We’ve been spending too much money on terrible streets for decades.
One of the few things that everybody in town seems to agree on – liberals, conservatives, and independents alike – is that our streets are in terrible shape. Drivers complain about extra maintenance costs for their cars, cyclists worry about having to weave around potholes, and pedestrians can hardly cross the street after it rains without leaping across roadside puddles the size of a baby elephant.
Part of that, certainly, is underfunding. But it’s also about how we’ve been spending the limited dollars our city councils have been able to dedicate to streets.
When you design streets with only the most costly users (cars) in mind, you end up with vast swaths of pavement that are effectively useless for anything but cars and trucks, and you spend a lot of money doing it. When you design streets with everybody in mind – cars, bikes, buses, and pedestrians alike – you can spend less money, raze fewer trees, and keep neighborhoods intact.
We’ve all seen it. Take Main Street for example. It’s chock-full of cars for thirty seconds, virtually empty for a minute and a half, busy for another thirty seconds, rinse and repeat. What if, instead of building three overly-wide lanes for cars, we only built two car lanes, and just used them better? What if we allowed people to choose from an array of safe, comfortable options to navigate around town, rather than ostracizing everyone who wanted to smell the flowers on their way to work?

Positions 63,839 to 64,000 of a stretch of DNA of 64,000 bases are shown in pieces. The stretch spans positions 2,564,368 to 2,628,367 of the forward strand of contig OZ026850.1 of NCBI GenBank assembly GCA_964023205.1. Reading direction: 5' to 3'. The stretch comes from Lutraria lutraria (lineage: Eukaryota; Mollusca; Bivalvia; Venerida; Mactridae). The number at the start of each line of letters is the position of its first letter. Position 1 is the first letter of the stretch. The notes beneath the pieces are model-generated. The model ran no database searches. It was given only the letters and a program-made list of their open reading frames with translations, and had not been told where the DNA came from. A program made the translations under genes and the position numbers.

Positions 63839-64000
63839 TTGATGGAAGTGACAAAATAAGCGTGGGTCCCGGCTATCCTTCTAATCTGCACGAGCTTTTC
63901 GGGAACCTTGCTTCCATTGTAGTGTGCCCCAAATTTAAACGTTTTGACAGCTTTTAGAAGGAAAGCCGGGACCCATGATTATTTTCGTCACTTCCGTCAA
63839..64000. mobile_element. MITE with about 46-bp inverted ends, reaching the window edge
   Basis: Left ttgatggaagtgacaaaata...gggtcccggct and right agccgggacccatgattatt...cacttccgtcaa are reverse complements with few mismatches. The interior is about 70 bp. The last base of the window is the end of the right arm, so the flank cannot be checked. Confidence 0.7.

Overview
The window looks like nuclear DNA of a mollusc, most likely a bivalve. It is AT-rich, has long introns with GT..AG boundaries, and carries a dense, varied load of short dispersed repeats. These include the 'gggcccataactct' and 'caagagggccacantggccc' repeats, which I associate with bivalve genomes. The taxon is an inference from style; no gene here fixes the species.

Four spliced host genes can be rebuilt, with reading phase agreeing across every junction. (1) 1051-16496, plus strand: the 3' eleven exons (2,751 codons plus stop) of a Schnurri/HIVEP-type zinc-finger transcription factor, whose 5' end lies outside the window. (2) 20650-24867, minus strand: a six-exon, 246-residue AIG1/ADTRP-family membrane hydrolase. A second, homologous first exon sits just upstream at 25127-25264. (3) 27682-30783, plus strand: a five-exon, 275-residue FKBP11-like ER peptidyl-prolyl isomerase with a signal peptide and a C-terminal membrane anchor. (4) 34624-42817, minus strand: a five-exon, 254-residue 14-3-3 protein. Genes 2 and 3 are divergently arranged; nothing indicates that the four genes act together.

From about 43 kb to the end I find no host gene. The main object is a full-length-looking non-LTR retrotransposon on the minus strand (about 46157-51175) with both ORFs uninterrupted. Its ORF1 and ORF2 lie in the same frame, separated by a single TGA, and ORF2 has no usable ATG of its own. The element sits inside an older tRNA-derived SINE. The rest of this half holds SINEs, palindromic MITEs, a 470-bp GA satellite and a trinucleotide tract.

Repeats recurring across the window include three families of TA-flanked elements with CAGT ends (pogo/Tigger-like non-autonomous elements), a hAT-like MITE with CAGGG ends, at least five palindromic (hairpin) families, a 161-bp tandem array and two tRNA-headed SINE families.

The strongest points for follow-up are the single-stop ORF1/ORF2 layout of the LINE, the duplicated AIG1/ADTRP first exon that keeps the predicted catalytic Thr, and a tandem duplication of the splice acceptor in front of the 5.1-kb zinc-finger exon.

What we’d end up with is less expensive streets, with better streetscapes, and more thriving businesses alongside them. Nearby homeowners would see their property values increase. And people wouldn’t be forced to use a car if they don’t want to.
Look – Bloomington and Normal have both adopted bike master plans, and that’s great. But those plans don’t represent fundamental shifts in thinking about our community’s streets the way a complete streets policy would. At its core, a complete streets policy says that all streets in the community should be friendly to all people using all modes of transportation; not just a handful of streets in a document somewhere. It says that, as a community, we value safety over speed – and we should design our streets for people, not just for vehicles. And, when we do that, we can end up stretching our tax dollars even further so we can improve even more streets every year without spending any more money.
Roughly 20% of the community’s land is public right-of-way. Shouldn’t all that public space be accessible to everyone?
On Monday night, the Bloomington City Council will meet to discuss moving forward with a complete streets ordinance. We’d love to see you there.